komplex expressions in statement modifiers

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Rainer Weikusat

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Apr 2, 2021, 2:37:34 PMApr 2
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The perl grep operator can be used to determine if some condition holds
for some elements of a list. In scalar context, it returns the number of
times the condition was true. This means it's semantically a bad fit for
finding a single element in a list because it always processes the
complete list. But it can be used as test expression for a statement
modifier ... so far, so bad.

Upon spending a time thinking through this, it dawned to be that eval {
} is syntactically an expression, hence

------
@a = qw(a b c d e);

while ($l = <STDIN>) {
chomp($l);
print("found $l\n") if eval { $_ eq $l and return 1 for @a };
}
-------

is valid Perl (which works, obviously).

George Bouras

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Apr 2, 2021, 3:23:04 PMApr 2
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use the clever equal ~~

Rainer Weikusat

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Apr 2, 2021, 3:41:35 PMApr 2
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I'm not interested in the smart alec operator :->, not the least because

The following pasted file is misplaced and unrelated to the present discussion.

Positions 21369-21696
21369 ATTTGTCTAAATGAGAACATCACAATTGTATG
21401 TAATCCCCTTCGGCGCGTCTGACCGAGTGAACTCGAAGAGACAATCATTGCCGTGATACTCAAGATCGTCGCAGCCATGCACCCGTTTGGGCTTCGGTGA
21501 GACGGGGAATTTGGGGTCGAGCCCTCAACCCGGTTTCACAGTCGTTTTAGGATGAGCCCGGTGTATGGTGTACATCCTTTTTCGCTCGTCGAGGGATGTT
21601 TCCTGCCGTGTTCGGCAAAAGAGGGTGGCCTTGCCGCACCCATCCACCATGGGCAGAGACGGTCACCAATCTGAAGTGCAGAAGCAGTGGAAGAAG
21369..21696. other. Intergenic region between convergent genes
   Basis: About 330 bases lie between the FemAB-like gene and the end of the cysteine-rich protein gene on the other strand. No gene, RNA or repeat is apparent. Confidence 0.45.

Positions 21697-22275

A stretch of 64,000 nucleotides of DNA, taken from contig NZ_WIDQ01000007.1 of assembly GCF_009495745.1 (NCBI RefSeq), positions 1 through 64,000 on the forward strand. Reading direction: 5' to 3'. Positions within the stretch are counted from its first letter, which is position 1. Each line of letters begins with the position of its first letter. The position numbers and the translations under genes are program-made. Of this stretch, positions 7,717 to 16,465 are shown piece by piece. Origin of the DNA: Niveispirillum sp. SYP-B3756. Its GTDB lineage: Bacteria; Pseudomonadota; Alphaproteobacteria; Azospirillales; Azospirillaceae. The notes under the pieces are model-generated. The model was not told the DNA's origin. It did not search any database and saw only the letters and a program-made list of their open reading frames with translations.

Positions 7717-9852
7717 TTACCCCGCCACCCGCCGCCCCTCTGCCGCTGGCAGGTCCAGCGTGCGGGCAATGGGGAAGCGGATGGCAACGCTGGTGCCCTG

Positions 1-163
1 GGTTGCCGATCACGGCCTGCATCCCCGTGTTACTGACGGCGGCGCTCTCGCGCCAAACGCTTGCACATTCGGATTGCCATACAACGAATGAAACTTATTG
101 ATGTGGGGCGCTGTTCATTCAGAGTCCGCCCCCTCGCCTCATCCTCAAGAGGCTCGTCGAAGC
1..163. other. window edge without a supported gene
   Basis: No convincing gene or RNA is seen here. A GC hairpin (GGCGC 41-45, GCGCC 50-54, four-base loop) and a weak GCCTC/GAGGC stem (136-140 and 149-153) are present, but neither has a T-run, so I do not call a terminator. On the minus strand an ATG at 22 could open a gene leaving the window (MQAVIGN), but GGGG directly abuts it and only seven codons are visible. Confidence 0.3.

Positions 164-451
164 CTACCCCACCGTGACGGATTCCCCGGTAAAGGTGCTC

it (presumably forever) prevents Perl from getting a non-experimental
multiway conditional construct (something I'm using frequently)

Otto J. Makela

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Apr 6, 2021, 12:50:40 AMApr 6
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Rainer Weikusat <rwei...@talktalk.net> wrote:

[...]
> is valid Perl (which works, obviously).

Thanks for this bit of strangeness, it caused me to look up the Perl
"secret operators" page:

https://metacpan.org/pod/distribution/perlsecret/lib/perlsecret.pod
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Rainer Weikusat

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Apr 6, 2021, 10:37:20 AMApr 6
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o...@iki.fi (Otto J. Makela) writes:
> Rainer Weikusat <rwei...@talktalk.net> wrote:
>
> [...]
>> is valid Perl (which works, obviously).
>
> Thanks for this bit of strangeness, it caused me to look up the Perl
> "secret operators" page:
>
> https://metacpan.org/pod/distribution/perlsecret/lib/perlsecret.pod

There's nothing particularly strange in this construct: Any operator
can (obviously) be used as test expression for a
conditional. And any operator with a &-prototype would do here:

---------
sub judge (&)
{
&{$_[0]}
}

@a = qw(a b c d e);

while ($l = <>) {
chomp($l);
print("found $l\n") if judge { $_ eq $l and return 1 for @a };
}
---------

eval is just one behaving in this way which is already available.

NB: The page is somewhat interesting. But I don't generally care for
"brevity" (for its own sake) or "obscurity" (at all).
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